Now that you’re pregnant, you’re probably reading up on just about everything you can get your hands on to learn what to do (and what not to do) to have the healthiest pregnancy and baby possible. Of course, this starts with eliminating booze (goodbye beloved glass of red wine), parting ways with some of your favorite foods (ahem, sushi and soft cheeses), and cutting back on coffee, but it also means changing up your skin care routine to make sure all your products are pregnancy-approved.
What exactly does that mean? “Generally, when ingredients are not to be used in pregnancy, it is because they are either known to cause harm to the fetus or the effects in humans are unknown, but evidence — usually in animal studies — suggests that they could potentially be harmful to the fetus and risk cannot be fully ruled out,” says Sejal Shah, MD, NYC Dermatologist and RealSelf contributor.
But, chances are, you won’t have to switch up your everyday grooming routine all that much. Using a mild cleanser with warm water, nutrient-packed moisturizer, and mineral sunscreen is encouraged. The tricky part has to do with treating acne, which can worsen during pregnancy thanks to the surge of hormones your body is creating to house your developing baby, as well as signs of aging. Steer clear of things like chemical sunscreens, exfoliating beta hydroxy acids such as salicylic acid, skin-lightening hydroquinone, and retinol or other vitamin A derivatives.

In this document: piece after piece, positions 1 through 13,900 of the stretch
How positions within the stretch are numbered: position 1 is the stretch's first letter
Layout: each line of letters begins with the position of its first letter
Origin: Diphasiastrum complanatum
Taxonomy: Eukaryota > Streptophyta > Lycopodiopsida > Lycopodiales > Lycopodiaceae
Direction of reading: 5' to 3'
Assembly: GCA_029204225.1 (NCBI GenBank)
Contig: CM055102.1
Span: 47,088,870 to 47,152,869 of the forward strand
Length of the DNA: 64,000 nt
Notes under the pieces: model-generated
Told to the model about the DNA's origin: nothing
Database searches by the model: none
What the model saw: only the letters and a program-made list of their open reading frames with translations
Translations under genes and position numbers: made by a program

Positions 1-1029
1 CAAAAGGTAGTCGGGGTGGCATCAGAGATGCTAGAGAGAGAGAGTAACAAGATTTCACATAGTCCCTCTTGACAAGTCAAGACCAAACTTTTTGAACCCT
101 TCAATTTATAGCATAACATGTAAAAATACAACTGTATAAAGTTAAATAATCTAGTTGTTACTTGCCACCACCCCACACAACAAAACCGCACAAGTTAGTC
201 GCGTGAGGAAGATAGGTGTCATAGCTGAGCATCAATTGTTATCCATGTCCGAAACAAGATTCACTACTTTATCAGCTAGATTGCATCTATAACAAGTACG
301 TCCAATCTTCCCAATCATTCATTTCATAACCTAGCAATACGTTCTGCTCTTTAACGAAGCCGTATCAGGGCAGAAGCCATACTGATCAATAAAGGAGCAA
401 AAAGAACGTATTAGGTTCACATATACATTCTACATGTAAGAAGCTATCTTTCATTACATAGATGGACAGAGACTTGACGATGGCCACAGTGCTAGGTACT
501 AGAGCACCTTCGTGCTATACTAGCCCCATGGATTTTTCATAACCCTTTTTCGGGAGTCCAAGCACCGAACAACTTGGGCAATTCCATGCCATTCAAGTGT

While you could spend hours in Sephora reading ingredient labels, it’s way easier to ask the docs. Here are the skin care lines they recommend to their expecting patients, plus what you need to know about prescription skin care.
Though it’s free of salicylic acid, willow bark, and retinol, this serum is stacked with skin-saving nutrients including vitamin C and copper tripeptide growth factor, which Anna Guanche, MD, dermatologist and founder of the Bella Skin Institute, says provide anti-aging properties that make skin bright and tight.
Dr. Guanche recommends this line to pregnant patients looking to calm their complexion, as it contains anti-redness ingredients like ruscus extract and thermal spring water that even help rosacea sufferers.
If you’re looking to soften fine lines and wrinkles during pregnancy, you’re in luck with this derm-recommended line, which Dr. Gaunche says is safe for expecting patients. Free of harsh ingredients, these products use a propriety technology to help support the skin’s natural ability to produce healthy elastin and collagen.
While not specifically formulated for moms-to-be, Dr. Shah says that most of these cult-fave products contain pregnancy-safe ingredients. But when in doubt, always double check with your OBGYN!
Rx Skin Care
“Some of the prescription products that might be considered safe for acne or aging are not recommended during pregnancy,” says Sherry Ross, MD, OBGYN and women’s health expert at Providence Saint John’s Health Center in Santa Monica, CA. Medications Dr. Ross recommends avoiding while expecting include isotretinoin (Accutane), Retin-A, and other retinoids, as well as minocycline, doxycycline, and other tetracyclines. The good news is that there are some safe prescription medications, including erythromycin and clindamycin, that are safe. Among that list of no-nos, though, are in-office injectables like Botox and fillers.